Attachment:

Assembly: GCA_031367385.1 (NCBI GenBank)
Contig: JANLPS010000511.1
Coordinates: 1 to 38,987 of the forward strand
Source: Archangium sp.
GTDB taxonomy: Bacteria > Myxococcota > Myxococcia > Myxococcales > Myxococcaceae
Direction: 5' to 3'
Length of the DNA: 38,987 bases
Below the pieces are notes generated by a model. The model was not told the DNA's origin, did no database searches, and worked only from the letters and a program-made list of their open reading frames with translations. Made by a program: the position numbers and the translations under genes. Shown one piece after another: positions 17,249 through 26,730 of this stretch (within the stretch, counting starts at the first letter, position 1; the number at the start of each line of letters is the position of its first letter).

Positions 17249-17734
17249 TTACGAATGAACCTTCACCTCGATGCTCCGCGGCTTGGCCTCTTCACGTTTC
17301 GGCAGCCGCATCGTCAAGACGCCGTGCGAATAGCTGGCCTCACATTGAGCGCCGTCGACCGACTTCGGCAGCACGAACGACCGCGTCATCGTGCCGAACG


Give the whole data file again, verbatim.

Assembly: GCA_031367385.1 (NCBI GenBank)
Contig: JANLPS010000511.1
Coordinates: 1 to 38,987 of the forward strand
Source: Archangium sp.
GTDB taxonomy: Bacteria > Myxococcota > Myxococcia > Myxococcales > Myxococcaceae
Direction: 5' to 3'
Length of the DNA: 38,987 bases
Below the pieces are notes generated by a model. The model was not told the DNA's origin, did no database searches, and worked only from the letters and a program-made list of their open reading frames with translations. Made by a program: the position numbers and the translations under genes. Shown one piece after another: positions 17,249 through 26,730 of this stretch (within the stretch, counting starts at the first letter, position 1; the number at the start of each line of letters is the position of its first letter).

Positions 17249-17734
17249 TTACGAATGAACCTTCACCTCGATGCTCCGCGGCTTGGCCTCTTCACGTTTC
17301 GGCAGCCGCATCGTCAAGACGCCGTGCGAATAGCTGGCCTCACATTGAGCGCCGTCGACCGACTTCGGCAGCACGAACGACCGCGTCATCGTGCCGAACG